Instance Method


The default implementation of this method raises an exception.


func getObjectValue(_ obj: AutoreleasingUnsafeMutablePointer<AnyObject?>?, for string: String, errorDescription error: AutoreleasingUnsafeMutablePointer<NSString?>?) -> Bool



If conversion is successful, upon return contains the object created from string.


The string to parse.


If non-nil, if there is a error during the conversion, upon return contains an NSString object that describes the problem.

Return Value

true if the conversion from string to cell content object was successful, otherwise false.


When implementing this method in a subclass, return by reference the object anObject created from string. If string is equal to the value of the converted object, such as for formatters whose converted value type is NSString, it can be returned by reference without creating a new object.

Return true if the conversion is successful. If you return false, also return by indirection (in error) a localized user-presentable NSString object that explains the reason why the conversion failed; the delegate (if any) of the NSControl object managing the cell can then respond to the failure in control:didFailToFormatString:errorDescription:. However, if error is nil, the sender is not interested in the error description, and you should not attempt to assign one.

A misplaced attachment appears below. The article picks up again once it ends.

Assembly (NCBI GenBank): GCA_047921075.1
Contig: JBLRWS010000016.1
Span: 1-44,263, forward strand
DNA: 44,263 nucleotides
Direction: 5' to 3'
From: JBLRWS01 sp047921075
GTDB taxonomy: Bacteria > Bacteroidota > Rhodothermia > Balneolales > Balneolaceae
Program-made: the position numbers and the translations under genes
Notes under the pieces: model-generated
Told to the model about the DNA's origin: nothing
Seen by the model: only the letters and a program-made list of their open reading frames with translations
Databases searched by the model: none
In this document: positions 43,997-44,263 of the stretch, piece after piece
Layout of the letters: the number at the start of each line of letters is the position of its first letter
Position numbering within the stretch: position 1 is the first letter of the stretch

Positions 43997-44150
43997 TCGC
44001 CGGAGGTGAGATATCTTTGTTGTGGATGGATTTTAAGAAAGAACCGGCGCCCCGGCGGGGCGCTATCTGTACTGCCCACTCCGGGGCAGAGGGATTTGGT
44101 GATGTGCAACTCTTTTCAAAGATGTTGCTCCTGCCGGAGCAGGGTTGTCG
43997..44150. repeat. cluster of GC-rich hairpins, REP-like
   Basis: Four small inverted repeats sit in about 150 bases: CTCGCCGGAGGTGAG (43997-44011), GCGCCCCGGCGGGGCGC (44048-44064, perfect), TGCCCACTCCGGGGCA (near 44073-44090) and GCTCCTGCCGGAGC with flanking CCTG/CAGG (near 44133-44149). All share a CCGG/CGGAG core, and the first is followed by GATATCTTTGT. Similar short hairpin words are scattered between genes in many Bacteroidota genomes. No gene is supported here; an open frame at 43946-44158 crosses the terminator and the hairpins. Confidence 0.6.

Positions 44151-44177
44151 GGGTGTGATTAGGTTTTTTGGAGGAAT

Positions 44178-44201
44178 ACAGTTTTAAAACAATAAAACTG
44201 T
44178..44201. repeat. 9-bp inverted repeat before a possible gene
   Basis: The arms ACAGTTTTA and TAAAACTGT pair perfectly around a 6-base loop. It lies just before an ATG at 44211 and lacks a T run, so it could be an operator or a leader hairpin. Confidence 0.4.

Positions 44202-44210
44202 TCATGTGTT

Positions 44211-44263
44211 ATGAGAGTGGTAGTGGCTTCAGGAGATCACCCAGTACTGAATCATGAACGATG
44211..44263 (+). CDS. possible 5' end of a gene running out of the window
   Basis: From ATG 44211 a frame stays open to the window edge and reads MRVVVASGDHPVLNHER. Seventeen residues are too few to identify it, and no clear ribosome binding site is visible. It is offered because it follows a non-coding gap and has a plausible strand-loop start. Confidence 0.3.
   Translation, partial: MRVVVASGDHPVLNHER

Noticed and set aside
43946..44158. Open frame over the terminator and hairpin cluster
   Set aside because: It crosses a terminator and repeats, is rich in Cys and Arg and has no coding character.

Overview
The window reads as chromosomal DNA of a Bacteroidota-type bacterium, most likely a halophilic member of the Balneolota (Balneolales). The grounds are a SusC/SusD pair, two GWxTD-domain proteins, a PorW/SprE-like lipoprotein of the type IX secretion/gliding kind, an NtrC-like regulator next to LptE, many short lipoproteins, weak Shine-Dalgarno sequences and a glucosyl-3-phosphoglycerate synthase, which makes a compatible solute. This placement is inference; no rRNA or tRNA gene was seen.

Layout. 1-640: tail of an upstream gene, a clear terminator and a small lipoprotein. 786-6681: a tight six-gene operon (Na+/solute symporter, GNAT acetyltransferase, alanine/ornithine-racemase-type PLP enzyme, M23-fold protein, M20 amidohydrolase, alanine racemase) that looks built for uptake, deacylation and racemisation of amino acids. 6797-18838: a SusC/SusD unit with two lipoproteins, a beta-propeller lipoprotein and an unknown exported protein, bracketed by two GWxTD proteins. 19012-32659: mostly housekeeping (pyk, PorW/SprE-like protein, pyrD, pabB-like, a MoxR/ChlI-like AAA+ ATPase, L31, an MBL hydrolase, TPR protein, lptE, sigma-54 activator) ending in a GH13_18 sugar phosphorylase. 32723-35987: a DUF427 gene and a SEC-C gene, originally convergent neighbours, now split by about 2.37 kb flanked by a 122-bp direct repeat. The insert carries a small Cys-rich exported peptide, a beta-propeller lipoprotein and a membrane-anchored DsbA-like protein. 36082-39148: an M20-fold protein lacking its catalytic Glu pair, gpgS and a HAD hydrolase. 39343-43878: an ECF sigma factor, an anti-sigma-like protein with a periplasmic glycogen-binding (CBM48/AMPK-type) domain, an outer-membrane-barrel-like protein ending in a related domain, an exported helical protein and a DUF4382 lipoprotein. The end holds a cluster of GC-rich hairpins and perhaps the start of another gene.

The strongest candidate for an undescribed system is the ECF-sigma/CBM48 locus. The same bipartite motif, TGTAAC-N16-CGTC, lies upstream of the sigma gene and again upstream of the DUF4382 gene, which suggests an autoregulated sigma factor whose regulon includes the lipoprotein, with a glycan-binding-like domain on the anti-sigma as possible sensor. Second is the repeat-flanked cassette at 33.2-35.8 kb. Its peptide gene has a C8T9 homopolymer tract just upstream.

The following example (which is paired with the example given in string(for:)) converts a string representation of a dollar amount that includes the dollar sign; it uses an NSScanner instance to convert this amount to a float after stripping out the initial dollar sign.

- (BOOL)getObjectValue:(id *)obj forString:(NSString *)string errorDescription:(NSString  **)error {
    float floatResult;
    NSScanner *scanner;
    BOOL returnValue = NO;
    scanner = [NSScanner scannerWithString: string];
    [scanner scanString: @"$" intoString: NULL]; // ignore  return value
    if ([scanner scanFloat:&floatResult] && ([scanner isAtEnd])) {
        returnValue = YES;
        if (obj) {
            *obj = [NSNumber numberWithFloat:floatResult];
    } else {
        if (error) {
            *error = NSLocalizedString(@"Couldn’t convert  to float", @"Error converting");
    return returnValue;

Special Considerations

Prior to OS X v10.6, the implementation of this method in both NumberFormatter and DateFormatter would return true and an object value even if only part of the string could be parsed. This is problematic because you cannot be sure what portion of the string was parsed. For applications linked on or after OS X v10.6, this method instead returns an error if part of the string cannot be parsed. You can use getObjectValue:forString:range:error: to get the old behavior—it returns the range of the substring that was successfully parsed.

See Also

Beta Software

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